Posted By Administration,
Thursday, May 14, 2015
Updated: Tuesday, May 12, 2015
| Comments (0)
by Scott Weiss, Port Logistics Group
Advice on routing guide compliance, 3PL relationships, and domestic logistics topics creating supply chain challenges for your organization. If you have a question or challenge that you just can't solve, please send your questions to firstname.lastname@example.org.
We are in the process of transitioning our business to a new warehouse provider in the Seattle area and have many questions about setting up routing guide compliance with our new 3PL.
- Andrea, Nelsonville, Ohio
What format should I use to provide my new 3PL with customer compliance requirements?
Routing guide compliance is a big part of a 3PL's business so you definitely want to lean on their expertise. To start off the relationship, it is very helpful to the 3PL if you provide a complete list of all retailers that you ship to; this can be something as easy as an Excel spreadsheet. The 3PL can then review this list and confirm back to you the retailers that they are already shipping to. This a good starting point, but even if the 3PL is already shipping to the same retailer, there is no guarantee that your requirements are the same for that retailer as the other customers the 3PL supports. For example, perhaps your product ships to another department or maybe your product ships out floor loaded versus palletized. The fact that the 3PL is already shipping to your customer is a positive; however, both sides should take nothing for granted and must be certain to go through the entire set-up process.
You should then have the 3PL provide a complete list of sample formats and all documentation needed. If you are already using an existing warehouse that is fulfilling orders on a daily basis, it's helpful to provide the 3PL with sample bills of lading and GS1-128 labels that you are presently using as they may be able to replicate these items. If you do not have an existing warehouse, cannot provide sample documents, or are setting up a new retailer, you will need to work together and start from scratch.
In either scenario, you will want to work collaboratively to highlight all of the key routing guide requirements for the retailer. Ultimately, the 3PL will provide you with all of the documents, allowing you to go back to the retailer for their sign-off and approval prior to going live. You should plan for this process to takes 8-12 weeks and plan to work with multiple retailers at the same time.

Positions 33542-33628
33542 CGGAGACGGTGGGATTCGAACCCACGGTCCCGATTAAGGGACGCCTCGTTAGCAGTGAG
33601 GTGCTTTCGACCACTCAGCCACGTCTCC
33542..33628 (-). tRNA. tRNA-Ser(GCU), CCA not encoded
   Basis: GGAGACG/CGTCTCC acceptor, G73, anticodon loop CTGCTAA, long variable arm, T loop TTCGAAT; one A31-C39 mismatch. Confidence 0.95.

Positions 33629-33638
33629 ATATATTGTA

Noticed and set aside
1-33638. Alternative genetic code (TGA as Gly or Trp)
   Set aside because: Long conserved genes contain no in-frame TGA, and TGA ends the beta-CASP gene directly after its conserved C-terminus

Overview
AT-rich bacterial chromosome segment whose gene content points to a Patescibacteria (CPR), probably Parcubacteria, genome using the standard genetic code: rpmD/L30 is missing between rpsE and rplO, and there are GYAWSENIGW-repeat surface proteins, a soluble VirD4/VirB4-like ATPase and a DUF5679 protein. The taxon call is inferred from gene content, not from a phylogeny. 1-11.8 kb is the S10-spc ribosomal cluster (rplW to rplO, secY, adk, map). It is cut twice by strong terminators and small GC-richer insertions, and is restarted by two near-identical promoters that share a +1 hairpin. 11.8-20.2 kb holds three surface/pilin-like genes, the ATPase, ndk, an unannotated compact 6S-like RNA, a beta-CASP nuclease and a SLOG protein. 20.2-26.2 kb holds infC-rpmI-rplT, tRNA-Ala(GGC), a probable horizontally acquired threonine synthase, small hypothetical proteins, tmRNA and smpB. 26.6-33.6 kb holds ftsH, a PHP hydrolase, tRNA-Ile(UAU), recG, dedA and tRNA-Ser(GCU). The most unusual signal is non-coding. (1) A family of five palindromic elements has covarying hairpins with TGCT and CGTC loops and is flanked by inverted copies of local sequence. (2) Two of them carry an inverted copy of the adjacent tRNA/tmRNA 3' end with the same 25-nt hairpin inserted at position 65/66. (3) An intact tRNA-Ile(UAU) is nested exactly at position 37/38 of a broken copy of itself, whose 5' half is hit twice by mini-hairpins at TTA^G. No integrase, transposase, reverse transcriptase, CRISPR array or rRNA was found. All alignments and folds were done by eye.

Should they have a template for us to fill out for each of our customers where necessary?
A routing guide template or cheat sheet is highly recommended. We have seen something as simple as an Excel spreadsheet all the way to a detailed company intranet site. The main theme is that routing guides are extremely complex and much of the information included in the routing guides relate to order fulfillment and distribution. The 3PL should work with you to highlight the key items that apply.
Should a 3PL have a compliance resource we can reach out to?
Any 3PL that is engaged in the world of routing guide compliance should have one or more resources available for you to reach out to. The resource can take many forms such as a Director of Operations, a Director of IT, or a Director of Vendor Compliance. Regardless of the title, if your chosen 3PL does not have a retail compliance resource available then you are probably looking at the wrong 3PL to work with.
Who should do the routing? Our company or the 3PL?
It is highly recommended that the 3PL perform all routing requirements. The primary reason is that the 3PL has real time access to outbound order pieces, weights, and cubes. Another reason is that they have access to the shipping and receiving schedules and they can coordinate carrier pick-up in an efficient manner. Finally, very often there is a time difference between where the customer is based and the 3PL. There are various schools of thought on who within the 3PL should do the routing and either can work just as well. We have seen the customer service person take the calls, respond to e-mails, and perform routing while other 3PL's have full time employees whose sole job function is to perform the routing.
In any event, it is important that both sides are on the same page regarding all aspects of shipment processing. Communication is key to the relationship.
As Vice President, Business Development, Scott Weiss works closely with apparel, footwear, and housewares manufacturers of all sizes to ensure compliance with retailer routing guide requirements. Port Logistics Group is a market leader in gateway port logistics services, operating over 5 million square feet of warehouse space. Services include port drayage, import deconsolidation, warehousing and distribution, retail compliance, local transportation, and store delivery in key port locations of Los Angeles/Long Beach, New York/New Jersey, Seattle, and Savannah. Scott may be reached at email@example.com or (562) 977-7620.
CLICK HERE to return to the MAY 2015 RVCF LINK